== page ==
Why Are You Qualified for Law School?
As we stated at the outset of this lesson, what's most important is showing why you're unique and how you can contribute to the class. Unlike medical schools, which want to assess specific personal qualities in their applicants, law schools use academic achievement as the primary criterion in evaluating your ability to succeed in law. Thus, you need not be concerned if nothing in your essay directly addresses the issue of why you're qualified for a legal career. However, if you have substantive points to make within this area, you can certainly help your case.
When Goals and Qualifications Intersect
It's most essential to discuss your background and qualifications when these overlap with your current goals. In this essay (also referenced in the previous section), the applicant's interest in intellectual property law makes sense to the reader precisely because of his experience as a scientist.
Similarly, this applicant discusses her interest in international law. She succeeds in tying this interest to several aspects of her background, from her multicultural upbringing to her global work experiences. The commitment seems very focused because she links her goals to specific programs that the law school in question offers.
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Experiences in Law
Applicants who have worked in firms or other legal offices may want to describe their experiences to demonstrate their relevant abilities. This applicant describes her duties as a paralegal / legal secretary:
"I have done research and court filings, interviewed clients, sat in on depositions, and had the opportunity to become familiar with a wide range of legal documents and procedures. It is work that I love, even on the frequent occasions when it is tedious, frustrating, and anything but glamorous. I like trying to fit together pieces of a puzzle, doing the necessary analysis, facing the challenge that any case poses. I thrive on feeling productive. I find great pleasure in arguing a point, whether verbally or in writing, and am quite adept at doing this."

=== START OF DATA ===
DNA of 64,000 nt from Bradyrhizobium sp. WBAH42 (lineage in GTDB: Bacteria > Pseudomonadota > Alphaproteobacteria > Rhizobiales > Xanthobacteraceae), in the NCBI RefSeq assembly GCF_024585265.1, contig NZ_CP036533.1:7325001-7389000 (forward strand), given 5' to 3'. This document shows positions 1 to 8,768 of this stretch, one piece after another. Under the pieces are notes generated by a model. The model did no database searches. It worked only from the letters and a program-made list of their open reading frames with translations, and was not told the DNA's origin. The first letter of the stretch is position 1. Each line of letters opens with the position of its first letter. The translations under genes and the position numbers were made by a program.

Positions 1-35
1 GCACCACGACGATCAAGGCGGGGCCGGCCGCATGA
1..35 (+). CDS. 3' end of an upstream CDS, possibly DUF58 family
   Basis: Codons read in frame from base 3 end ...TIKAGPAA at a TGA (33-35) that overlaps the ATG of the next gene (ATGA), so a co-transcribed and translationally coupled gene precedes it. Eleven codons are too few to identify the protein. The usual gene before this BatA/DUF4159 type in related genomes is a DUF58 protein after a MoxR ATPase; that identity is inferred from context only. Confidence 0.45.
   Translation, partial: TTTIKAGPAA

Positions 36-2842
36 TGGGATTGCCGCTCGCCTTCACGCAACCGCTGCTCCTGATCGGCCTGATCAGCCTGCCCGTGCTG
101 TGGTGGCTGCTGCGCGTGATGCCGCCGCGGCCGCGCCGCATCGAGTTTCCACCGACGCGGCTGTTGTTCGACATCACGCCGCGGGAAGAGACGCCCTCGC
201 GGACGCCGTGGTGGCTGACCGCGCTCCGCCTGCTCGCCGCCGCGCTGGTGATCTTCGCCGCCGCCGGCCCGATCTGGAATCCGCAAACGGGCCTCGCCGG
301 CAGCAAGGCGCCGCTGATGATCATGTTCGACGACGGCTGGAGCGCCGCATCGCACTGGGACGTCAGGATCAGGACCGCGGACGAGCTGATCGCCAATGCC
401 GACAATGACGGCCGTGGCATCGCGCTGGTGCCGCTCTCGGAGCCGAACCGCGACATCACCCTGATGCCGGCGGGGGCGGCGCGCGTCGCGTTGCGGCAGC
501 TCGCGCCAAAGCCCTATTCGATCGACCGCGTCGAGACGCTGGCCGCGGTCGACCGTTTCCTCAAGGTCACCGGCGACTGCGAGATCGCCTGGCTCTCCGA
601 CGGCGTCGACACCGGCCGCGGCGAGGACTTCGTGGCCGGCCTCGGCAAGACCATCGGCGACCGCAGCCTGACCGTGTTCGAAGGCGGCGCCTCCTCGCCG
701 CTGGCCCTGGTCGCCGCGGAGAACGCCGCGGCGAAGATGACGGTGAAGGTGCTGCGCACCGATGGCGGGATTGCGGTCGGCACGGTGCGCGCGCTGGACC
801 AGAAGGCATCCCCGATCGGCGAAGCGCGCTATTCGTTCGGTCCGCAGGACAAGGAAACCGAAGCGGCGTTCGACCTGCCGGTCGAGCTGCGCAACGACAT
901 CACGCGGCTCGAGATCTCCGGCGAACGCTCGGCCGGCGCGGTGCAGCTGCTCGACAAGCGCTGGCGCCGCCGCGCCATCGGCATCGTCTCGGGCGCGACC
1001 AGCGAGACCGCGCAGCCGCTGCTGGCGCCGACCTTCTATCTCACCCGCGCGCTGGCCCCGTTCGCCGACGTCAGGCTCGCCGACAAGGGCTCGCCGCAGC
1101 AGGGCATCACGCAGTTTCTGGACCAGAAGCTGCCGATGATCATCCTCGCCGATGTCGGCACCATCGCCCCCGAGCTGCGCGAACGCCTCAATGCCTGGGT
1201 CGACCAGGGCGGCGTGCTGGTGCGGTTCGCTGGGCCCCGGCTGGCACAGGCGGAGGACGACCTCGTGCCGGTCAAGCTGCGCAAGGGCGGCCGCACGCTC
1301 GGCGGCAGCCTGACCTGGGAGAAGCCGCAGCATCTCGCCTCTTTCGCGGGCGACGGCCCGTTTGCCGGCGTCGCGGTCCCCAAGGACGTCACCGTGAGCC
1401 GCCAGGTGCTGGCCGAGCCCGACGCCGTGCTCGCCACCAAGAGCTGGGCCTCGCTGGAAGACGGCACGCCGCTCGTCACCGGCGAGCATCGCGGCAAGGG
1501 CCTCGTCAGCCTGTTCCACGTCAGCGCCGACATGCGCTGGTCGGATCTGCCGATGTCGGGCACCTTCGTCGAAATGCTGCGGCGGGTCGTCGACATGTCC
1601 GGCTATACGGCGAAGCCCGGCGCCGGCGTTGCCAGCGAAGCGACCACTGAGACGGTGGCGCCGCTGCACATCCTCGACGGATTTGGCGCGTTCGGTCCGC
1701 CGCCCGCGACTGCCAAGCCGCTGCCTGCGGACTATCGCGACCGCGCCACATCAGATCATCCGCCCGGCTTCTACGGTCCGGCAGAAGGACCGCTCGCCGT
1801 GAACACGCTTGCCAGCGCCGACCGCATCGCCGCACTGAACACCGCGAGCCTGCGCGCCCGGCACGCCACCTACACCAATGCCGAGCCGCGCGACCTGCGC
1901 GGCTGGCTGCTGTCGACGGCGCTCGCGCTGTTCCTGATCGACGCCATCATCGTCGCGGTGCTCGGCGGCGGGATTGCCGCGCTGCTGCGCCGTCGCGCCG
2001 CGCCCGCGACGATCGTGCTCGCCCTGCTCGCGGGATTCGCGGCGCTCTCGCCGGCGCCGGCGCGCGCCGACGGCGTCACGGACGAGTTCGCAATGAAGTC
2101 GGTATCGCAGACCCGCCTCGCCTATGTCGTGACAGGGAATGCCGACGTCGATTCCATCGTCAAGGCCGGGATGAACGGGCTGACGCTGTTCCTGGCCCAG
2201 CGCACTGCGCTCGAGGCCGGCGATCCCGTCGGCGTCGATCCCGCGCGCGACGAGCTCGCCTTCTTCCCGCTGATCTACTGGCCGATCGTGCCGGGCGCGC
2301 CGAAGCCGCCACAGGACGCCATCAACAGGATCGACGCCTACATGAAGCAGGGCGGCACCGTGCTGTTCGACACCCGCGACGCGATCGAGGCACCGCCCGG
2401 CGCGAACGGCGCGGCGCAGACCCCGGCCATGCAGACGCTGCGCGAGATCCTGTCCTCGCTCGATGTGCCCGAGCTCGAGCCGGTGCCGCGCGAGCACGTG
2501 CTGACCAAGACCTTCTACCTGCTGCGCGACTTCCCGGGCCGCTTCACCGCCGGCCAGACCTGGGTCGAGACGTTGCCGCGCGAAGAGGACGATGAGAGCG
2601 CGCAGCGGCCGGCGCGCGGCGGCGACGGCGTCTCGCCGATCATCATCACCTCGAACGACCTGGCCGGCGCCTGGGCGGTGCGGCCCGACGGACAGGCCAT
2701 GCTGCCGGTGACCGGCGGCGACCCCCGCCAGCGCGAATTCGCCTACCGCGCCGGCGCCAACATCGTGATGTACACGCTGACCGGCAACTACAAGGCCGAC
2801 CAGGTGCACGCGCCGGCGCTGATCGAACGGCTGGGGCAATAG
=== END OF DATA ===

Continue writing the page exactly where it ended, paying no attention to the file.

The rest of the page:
Note that she cites specific work in which she has been involved, while offering insight into both her skills and interests.
As always, the details you provide make or break your discussion. But the strength of an Experiences in Law essay depends more than usual on the originality of your experience. The fact is that many people will have similar experiences and even perform the same level of duties. While such an essay can establish your competence, it will be unlikely to make you stand out. Less conventional experiences, however, are certainly worth highlighting. This applicant describes his judicial role within an academic community. In discussing both his hands-on work and the philosophical concerns that he has explored, he reveals a perspective that is original and relevant.
Showing the Qualities of a Lawyer
It's possible to demonstrate qualities that are relevant to your future profession without actually having direct involvement in law. You may want to discuss, for example, intellectual pursuits or activities in which you've shown analytical skills or debate prowess. This applicant discusses his "passion for writing and politics." Without forcing a connection to law (though you should not hesitate to draw links that seem natural), he offers details about the work he has done in journalism in order to demonstrate his ability to think critically and construct arguments. Essays like these can be very effective because they serve the dual purpose of highlighting unique experiences and providing evidence for potential in the field of law.